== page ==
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The Free Trade

Why free-to-play is a concept that's either exciting, terrifying or both...

Any business as big as the videogames industry is inevitably going to face a range of complex trading challenges. Everyone working in the games business has a shopping list of problems which the market needs to surmount - ranging from "good" problems like the challenge of addressing changing demographics and developing markets, through to the "bad" problems like piracy and the increasing bitterness regarding the second-hand trade.

One of the biggest challenges which videogames are going to face in the coming years, however, is a slightly more abstract business concept. Ushered in by the digital era - not just by the technology, but by the subtle yet fundamental shifts in consumers' thinking created by that technology - the concept of Free is slowly gathering pace, and threatens to wash away many of the business models which have supported media industries for a century or more.

The notion of Free isn't new in economics, of course. It's well understood that as a commodity becomes less rare, its value tends towards zero. When something becomes sufficiently commonplace, you can no longer charge a notable price for it - unless you artificially create a market based around image and prestige (bottled water) or find a way to add value (pure oxygen canisters, flavoured water).

You can also create artificial scarcity to keep prices high, although there are obvious moral problems with doing that with anything other than luxury items - and markets, like networks, interpret this kind of interference as damage, and usually find a route around it.

The similarity of markets to networks in this regard is important, because it's exactly this trait which is leading us towards such a drastic re-imagining of the economic basis for media industries. Media has always been maintained as a scarce, high-value luxury item. Physical media created an artificial scarcity which enabled prices to be kept high, and while the market did route around this to some extent - cassette to cassette copying of games and music is a good example - in general, the barriers held firm.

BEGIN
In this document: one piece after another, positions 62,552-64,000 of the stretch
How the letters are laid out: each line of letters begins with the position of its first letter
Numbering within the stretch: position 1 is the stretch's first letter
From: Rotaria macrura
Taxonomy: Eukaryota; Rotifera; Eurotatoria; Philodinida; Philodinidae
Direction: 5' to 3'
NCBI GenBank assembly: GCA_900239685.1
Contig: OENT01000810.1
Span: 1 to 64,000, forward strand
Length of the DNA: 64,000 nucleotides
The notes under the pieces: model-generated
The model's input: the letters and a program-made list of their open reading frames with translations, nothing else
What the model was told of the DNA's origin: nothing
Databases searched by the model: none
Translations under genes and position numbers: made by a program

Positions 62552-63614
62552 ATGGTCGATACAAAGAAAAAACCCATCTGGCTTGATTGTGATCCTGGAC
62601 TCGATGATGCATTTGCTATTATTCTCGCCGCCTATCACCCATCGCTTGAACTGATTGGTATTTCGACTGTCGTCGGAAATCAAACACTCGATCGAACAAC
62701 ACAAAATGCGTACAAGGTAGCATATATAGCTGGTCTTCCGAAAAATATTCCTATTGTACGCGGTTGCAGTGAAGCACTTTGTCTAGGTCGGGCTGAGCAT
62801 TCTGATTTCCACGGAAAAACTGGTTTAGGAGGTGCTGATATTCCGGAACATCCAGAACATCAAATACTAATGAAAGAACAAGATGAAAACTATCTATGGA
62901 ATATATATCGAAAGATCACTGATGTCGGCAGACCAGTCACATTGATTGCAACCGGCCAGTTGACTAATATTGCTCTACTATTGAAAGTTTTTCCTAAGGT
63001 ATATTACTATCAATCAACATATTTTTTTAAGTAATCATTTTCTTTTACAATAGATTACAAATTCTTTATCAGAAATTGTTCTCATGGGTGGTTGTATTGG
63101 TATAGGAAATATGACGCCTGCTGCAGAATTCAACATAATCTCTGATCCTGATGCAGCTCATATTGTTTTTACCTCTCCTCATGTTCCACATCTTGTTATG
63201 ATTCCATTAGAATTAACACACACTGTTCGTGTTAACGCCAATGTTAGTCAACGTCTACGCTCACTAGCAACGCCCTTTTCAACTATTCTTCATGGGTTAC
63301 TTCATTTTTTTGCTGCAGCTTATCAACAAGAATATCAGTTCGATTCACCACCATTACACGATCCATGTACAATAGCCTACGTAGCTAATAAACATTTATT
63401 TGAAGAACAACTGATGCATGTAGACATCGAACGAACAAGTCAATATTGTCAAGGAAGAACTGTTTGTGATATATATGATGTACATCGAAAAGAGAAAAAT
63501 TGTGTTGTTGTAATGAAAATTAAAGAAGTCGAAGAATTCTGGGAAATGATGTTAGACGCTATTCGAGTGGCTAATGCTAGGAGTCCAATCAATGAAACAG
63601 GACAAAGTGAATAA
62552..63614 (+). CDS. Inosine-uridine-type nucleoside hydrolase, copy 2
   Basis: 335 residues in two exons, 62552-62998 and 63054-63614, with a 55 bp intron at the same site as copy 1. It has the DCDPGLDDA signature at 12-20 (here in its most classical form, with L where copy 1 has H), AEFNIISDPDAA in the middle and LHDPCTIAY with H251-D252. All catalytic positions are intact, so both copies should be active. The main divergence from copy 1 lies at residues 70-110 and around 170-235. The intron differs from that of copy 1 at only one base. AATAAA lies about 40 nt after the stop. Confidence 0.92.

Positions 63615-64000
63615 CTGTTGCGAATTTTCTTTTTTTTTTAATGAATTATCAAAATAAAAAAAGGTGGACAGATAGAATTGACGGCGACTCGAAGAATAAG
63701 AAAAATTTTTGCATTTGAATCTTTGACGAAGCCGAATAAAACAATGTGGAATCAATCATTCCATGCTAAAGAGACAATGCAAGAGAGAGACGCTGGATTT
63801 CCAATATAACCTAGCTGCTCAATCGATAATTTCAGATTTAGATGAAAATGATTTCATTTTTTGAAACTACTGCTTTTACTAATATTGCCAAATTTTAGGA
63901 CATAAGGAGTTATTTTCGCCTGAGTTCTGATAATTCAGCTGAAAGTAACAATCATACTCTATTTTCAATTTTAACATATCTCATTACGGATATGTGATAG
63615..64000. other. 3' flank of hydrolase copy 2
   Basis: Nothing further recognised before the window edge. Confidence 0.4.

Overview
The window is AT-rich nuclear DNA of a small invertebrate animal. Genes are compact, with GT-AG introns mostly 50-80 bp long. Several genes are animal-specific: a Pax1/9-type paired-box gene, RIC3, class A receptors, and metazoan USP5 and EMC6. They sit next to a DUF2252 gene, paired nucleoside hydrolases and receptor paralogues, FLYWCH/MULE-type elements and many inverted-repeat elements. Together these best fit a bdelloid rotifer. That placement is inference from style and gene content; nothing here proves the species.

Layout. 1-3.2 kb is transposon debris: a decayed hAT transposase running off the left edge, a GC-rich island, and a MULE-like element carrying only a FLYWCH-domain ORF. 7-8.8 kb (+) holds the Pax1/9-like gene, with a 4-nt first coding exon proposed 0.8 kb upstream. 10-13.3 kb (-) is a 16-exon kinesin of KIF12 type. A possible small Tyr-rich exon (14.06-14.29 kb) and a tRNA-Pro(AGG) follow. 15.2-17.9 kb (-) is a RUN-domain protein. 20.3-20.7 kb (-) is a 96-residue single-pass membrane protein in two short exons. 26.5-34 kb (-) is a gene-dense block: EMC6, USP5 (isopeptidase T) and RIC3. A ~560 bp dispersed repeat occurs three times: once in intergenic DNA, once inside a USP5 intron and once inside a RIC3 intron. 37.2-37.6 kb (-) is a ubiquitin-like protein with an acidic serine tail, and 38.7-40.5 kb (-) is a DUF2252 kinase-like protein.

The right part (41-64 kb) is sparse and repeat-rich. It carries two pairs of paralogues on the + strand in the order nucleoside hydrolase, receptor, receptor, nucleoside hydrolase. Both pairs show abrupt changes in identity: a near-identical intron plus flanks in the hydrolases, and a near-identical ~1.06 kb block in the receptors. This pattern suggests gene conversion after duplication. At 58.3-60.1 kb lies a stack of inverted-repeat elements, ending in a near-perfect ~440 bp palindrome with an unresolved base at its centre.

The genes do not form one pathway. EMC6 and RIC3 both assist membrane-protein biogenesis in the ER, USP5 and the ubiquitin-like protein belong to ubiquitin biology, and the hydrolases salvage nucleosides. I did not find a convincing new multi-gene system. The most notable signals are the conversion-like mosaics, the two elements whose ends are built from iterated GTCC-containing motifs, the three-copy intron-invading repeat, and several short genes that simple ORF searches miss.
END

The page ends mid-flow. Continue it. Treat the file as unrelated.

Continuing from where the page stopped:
Digital technology has changed that scenario entirely. The advent of the internet completely removes the rarity value of information and media. Modern swarm technology, like BitTorrent, makes it possible to "create" and distribute hundreds of thousands of copies of a piece of media in a matter of minutes or hours for practically zero cost. That's not just a geeky technological consideration - it totally changes the game, and shifts the perception of media's value in the perception of consumers. Media's value tends to zero. The concept of Free steps in through the back door.

This isn't just about piracy, but piracy is at the vanguard of where this is leading us. The industry overstates the economic impact of piracy today, but tends to underestimate its impact tomorrow. Pirates can distribute your software more quickly, to more people, at a lower cost and more efficiently than your own distribution methods can - and the product they distribute is often more functional and appealing, with fewer restrictions on consumers' use of it, than the one you're distributing.

Thankfully, due to the moral and legal implications, most consumers still won't turn to piracy for their media. This is, however, only a short stay of execution. Even those who don't turn to piracy are having their perception of the value of media changed by the existence of that piracy. The games industry is like a stall selling bottled water, which has suddenly had a free water cooler set up next to it. Initially, most customers will probably still buy bottled water, but their value perception will inevitably be changed by the availability of essentially the same product for free next door. The stallholder will eventually be forced to change his business - offering more value, reducing prices, or starting to sell something very different.